Politicos are looking to score big points for their positions on gasoline taxes.  There was a time when whatever marginal changes lawmakers made to gasoline taxes may have meant a lot to changes in prices at the pump.  Right now, and in the future, changes in world-wide oil markets are likely to overwhelm  any impacts from changes in state taxes and  together with the uncertainty over the degree of pass-through, make any predictions about the economic impacts of gasoline tax hikes nearly impossible.

Where The U.S. Leads the World (Almost)

March 13, 2013

According to a report by KPMG, the U.S. has the second highest corporate income tax among all nations.   I don’t know what the workforce is like in Vanuatu and I am not certain how I would feel about worshiping at a shrine that is the remnants of a wrecked WWII B17 bomber, but if those aren’t concerns to you they have a 0.0% corporate tax rate.  So also do Bahrain, Georgia, Saba, as well as some well known industrial powerhouses such as the Bahamas, Bermuda, and the Cayman Islands.

That we (the U.S.) have almost the highest statutory corporate tax rate in the world is the focus of a lot of debate in Washington, but what is probably more relevant is the dramatic differences in the effective tax rates of different industries in the U.S..  Aswath Damodaran, Professor of Finance at the Stern School of Business at New York University, calculated the average tax rate of various business sectors using public financial statements.  The chart below illustrates the disparity between the average tax rates  paid by different sectors of the U.S. economy and includes only the highest and lowest twenty industries.  My purpose isn’t to single-out any industry or group of industries so the chart isn’t a commentary on the merits of any particular industry, I’ll let readers make their own assessments about the implications of varying rates on different industries.    The chart shows the average rate based on the public filings of over 6,000 publicly traded companies and includes only the rates  for profitable companies.    Effective marginal rates would be better to show but public data does not allow for that estimation.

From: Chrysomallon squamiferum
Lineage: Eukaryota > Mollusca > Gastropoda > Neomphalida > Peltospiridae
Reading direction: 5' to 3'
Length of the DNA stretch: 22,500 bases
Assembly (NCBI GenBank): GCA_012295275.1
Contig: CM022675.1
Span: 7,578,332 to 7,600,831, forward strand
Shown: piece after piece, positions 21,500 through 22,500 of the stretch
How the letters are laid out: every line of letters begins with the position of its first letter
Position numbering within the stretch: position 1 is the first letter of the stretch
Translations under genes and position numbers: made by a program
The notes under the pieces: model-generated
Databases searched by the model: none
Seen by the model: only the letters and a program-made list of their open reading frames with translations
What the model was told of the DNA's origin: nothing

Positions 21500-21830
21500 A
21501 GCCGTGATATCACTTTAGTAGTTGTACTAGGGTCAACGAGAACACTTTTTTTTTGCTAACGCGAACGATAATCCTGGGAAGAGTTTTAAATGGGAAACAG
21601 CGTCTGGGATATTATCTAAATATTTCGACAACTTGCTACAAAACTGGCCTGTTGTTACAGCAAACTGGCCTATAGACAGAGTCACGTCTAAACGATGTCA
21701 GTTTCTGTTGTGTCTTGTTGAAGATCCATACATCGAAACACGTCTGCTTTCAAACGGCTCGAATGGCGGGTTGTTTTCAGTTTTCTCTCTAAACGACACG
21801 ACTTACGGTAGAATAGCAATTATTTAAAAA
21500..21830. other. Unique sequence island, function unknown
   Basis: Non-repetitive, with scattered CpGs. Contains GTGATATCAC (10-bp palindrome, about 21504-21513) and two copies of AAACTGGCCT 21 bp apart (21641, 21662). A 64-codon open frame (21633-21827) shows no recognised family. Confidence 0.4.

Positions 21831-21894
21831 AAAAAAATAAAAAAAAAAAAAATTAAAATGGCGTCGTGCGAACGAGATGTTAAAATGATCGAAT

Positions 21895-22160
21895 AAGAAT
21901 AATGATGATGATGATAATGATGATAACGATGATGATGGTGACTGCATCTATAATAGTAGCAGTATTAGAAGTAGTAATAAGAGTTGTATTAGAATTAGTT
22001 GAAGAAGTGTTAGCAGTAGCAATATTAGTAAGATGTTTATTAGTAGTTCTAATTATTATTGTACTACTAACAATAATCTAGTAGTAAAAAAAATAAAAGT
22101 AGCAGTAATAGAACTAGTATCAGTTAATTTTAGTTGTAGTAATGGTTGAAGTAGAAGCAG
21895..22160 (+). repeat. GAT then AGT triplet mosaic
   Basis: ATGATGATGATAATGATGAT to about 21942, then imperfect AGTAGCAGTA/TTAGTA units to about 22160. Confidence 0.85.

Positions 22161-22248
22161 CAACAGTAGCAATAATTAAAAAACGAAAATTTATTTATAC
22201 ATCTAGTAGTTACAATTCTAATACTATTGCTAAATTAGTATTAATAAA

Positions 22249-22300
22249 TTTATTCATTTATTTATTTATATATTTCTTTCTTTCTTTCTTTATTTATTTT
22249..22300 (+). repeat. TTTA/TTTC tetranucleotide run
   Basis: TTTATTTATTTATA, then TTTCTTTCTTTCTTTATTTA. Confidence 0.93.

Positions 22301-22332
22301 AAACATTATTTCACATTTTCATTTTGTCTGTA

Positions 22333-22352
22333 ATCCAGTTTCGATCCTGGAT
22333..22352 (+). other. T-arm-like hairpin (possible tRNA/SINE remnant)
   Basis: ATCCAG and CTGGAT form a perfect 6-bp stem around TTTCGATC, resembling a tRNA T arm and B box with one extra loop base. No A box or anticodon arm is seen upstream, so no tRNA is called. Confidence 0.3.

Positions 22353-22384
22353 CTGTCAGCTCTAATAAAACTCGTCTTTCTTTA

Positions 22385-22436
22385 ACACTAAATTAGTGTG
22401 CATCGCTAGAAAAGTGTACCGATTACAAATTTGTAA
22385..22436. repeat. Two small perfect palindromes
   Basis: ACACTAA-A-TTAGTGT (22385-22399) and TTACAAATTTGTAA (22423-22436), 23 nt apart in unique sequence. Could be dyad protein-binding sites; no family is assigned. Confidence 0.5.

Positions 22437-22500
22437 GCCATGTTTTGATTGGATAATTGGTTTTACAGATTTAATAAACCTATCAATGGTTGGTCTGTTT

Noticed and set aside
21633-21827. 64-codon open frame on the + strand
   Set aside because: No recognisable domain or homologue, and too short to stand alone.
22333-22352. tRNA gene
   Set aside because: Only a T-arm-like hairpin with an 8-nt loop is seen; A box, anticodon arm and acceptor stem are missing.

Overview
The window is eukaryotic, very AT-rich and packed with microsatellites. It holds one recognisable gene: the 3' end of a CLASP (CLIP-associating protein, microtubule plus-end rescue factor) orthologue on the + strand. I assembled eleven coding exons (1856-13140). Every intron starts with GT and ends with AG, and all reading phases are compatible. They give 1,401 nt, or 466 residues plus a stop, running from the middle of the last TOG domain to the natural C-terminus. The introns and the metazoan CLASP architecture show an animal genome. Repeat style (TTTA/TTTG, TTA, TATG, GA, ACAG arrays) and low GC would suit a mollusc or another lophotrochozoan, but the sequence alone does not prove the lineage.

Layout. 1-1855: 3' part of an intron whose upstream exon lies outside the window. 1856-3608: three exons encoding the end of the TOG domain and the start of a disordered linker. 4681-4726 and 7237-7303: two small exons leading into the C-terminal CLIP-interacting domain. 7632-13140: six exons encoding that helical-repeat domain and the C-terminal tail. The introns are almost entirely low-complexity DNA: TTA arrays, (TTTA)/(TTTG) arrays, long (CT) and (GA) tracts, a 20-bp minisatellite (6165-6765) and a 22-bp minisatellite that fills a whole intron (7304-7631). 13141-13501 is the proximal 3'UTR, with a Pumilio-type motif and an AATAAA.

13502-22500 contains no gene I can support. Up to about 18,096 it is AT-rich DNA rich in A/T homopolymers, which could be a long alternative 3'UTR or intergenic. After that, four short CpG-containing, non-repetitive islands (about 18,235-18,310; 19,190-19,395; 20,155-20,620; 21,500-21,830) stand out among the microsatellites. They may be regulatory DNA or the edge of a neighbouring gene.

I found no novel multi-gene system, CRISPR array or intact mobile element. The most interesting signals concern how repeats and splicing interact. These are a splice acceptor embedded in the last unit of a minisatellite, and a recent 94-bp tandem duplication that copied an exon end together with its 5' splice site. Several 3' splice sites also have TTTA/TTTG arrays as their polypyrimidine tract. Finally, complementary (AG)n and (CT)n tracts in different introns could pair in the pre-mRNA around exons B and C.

Tax rates by industry

Unfortunately, it does not seem that the high level of concern about the world  ranking of  the U.S. corporate tax rate is matched by a concern about the large differences in effective rates by industry.  A lot of people are all for reducing the statutory corporate rate in the U.S., they just aren’t so keen on reducing or eliminating  the $100 billion + in preferences and breaks that could pay for it without adding to the nation’s deficit.

Raising Issues With Raising the Gas Tax

January 28, 2013

“With the Patriots headed to the Super Bowl, now is not the time to increase the beer tax.”   Either the Governor strongly identifies with us commoners or there was going to be one heck of a Super Bowl party at the Hassan household.   I hope our Governor’s positions on important fiscal issues are more considered than her sports predictions and  I wonder  how she feels about raising the gas tax in New Hampshire now that many Patriots fans are more likely than they were a couple of weeks ago to go driving to ski, shop, or hike next Sunday.

No doubt revenues from NH’s gasoline tax and its road tolls are stagnant or declining.  Higher gasoline prices have reduced discretionary driving and prompted greater fuel efficiency in our choice of automobiles and a steep recession further dampened gasoline consumption.

NH gasoline sales

No doubt there are a lot of transportation infrastructure needs that are clamoring for state revenues that are not likely  to increase organically.  Gasoline sales (and the revenues derived from them) will not rebound to levels seen early in the past decade.  Beside greater fuel efficiency, the volume of traffic at key border locations (I93, I95, Everett Tpk.) has declined by 7.4% between 2004 and 2011.  Traffic volume at toll booths on these roads, however, declined by just 3.9% during the same time period (chart below).